Production in the U.S. Gulf of Mexico will hit a record high in 2017, according to the U.S. Energy Information Administration.
The agency expects crude production in the U.S. Gulf of Mexico (GOM) to hit a record 1.91 million barrels per day in late 2017, even as oil prices remain low.
The EIA projects that GOM production will average 1.63 million bpd in 2016 and 1.79 million bpd in 2017, finally hitting 1.91 million bpd in December 2017.
GOM production is expected to account for 18 percent of total forecast U.S. crude production in 2016 and then grow to 21 percent in 2017.
The agency said production growth in the GOM is tied to less short-term price sensitivity in the play compared to onshore production in the Lower 48.
“However, decreasing profit margins and reduced expectations for a quick oil price recovery have prompted many GOM operators to pull back on future deepwater exploration spending, reduce their active rig fleet by scrapping and stacking older rigs, and restructure or delay drilling rig contracts,” the EIA said.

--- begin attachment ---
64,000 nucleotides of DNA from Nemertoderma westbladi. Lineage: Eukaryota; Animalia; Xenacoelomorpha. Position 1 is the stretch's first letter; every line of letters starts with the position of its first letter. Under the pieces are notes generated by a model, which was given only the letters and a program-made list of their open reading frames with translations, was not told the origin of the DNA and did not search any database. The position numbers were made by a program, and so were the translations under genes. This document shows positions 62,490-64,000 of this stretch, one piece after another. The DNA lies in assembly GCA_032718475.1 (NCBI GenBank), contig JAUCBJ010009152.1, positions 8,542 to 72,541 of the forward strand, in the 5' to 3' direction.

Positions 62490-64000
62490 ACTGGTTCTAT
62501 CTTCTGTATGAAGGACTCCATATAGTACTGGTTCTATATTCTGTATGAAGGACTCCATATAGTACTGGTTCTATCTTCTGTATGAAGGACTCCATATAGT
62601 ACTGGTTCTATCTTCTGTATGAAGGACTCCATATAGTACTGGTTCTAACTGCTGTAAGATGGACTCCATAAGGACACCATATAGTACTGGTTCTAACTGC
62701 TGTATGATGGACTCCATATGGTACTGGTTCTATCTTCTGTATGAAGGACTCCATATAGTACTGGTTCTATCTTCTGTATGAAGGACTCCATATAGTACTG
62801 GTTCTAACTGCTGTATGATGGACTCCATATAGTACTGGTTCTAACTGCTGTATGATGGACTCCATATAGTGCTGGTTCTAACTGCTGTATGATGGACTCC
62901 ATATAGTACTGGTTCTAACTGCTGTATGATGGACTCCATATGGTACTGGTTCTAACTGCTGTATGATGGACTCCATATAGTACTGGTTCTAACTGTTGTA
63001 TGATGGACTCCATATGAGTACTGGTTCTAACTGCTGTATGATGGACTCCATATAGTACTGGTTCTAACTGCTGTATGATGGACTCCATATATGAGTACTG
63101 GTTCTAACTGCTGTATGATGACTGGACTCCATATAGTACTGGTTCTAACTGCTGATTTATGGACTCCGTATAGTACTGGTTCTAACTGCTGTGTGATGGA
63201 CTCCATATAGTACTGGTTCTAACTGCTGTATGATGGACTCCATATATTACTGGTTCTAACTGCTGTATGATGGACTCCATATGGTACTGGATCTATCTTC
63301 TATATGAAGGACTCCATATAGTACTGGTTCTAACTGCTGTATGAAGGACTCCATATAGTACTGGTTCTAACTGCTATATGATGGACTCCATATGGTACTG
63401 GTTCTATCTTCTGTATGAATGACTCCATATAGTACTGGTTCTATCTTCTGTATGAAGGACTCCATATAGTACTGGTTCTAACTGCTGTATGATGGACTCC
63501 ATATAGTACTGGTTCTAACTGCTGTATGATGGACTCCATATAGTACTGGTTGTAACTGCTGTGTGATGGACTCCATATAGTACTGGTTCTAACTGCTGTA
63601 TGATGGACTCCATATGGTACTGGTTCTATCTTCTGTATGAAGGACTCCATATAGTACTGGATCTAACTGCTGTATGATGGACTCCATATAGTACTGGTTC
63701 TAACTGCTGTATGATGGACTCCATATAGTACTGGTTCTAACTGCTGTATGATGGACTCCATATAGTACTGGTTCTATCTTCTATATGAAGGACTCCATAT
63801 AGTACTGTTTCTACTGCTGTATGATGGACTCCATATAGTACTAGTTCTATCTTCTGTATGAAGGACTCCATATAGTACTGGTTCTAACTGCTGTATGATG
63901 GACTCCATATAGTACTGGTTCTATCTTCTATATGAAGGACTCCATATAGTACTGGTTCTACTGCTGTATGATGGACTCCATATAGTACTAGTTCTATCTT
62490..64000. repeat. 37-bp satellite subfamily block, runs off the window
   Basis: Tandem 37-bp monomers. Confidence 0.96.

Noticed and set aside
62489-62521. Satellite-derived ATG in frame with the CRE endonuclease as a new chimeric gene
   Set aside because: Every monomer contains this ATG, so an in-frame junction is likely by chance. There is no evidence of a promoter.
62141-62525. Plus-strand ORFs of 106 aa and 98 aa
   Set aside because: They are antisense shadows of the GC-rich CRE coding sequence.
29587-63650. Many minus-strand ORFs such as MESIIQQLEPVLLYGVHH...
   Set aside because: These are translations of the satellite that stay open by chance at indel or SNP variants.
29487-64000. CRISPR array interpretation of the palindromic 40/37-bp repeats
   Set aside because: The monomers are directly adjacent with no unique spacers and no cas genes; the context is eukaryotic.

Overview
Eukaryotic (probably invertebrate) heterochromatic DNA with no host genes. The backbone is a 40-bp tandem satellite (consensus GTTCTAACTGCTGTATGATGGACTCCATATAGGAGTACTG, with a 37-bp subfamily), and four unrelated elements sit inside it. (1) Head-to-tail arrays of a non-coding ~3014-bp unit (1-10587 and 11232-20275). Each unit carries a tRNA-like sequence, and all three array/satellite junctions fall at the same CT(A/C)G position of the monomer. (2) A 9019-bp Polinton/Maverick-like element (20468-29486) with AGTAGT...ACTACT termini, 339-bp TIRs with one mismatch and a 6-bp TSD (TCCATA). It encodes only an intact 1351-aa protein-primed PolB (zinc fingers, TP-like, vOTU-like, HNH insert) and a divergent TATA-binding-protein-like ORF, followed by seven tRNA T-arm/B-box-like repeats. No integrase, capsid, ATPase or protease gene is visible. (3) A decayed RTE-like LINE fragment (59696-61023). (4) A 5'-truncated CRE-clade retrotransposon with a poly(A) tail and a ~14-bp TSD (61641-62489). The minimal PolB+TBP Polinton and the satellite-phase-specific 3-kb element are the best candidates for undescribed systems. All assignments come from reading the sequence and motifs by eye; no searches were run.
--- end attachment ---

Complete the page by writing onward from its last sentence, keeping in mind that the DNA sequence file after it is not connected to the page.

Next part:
The number of rigs operating in the Gulf of Mexico has fallen from 50 a year ago to 25 rigs as of February 12, according to Baker Hughes.
Capital spend cuts and rig reductions have added “uncertainty” to the timelines of many GOM projects, with those projects still in the early stages being at the greatest risk for delays of cancellations, the report added.
Eight fields came online in the GOM during 2015 and another four are expected to start producing in 2016, including the Anadarko operated Heidelberg field that started producing in January.
The Shell operated Stones field, the Nobel Energy operated Gunflint field and the Freeport-McMoRan operated Holstein Deep field are also expected to come online this year.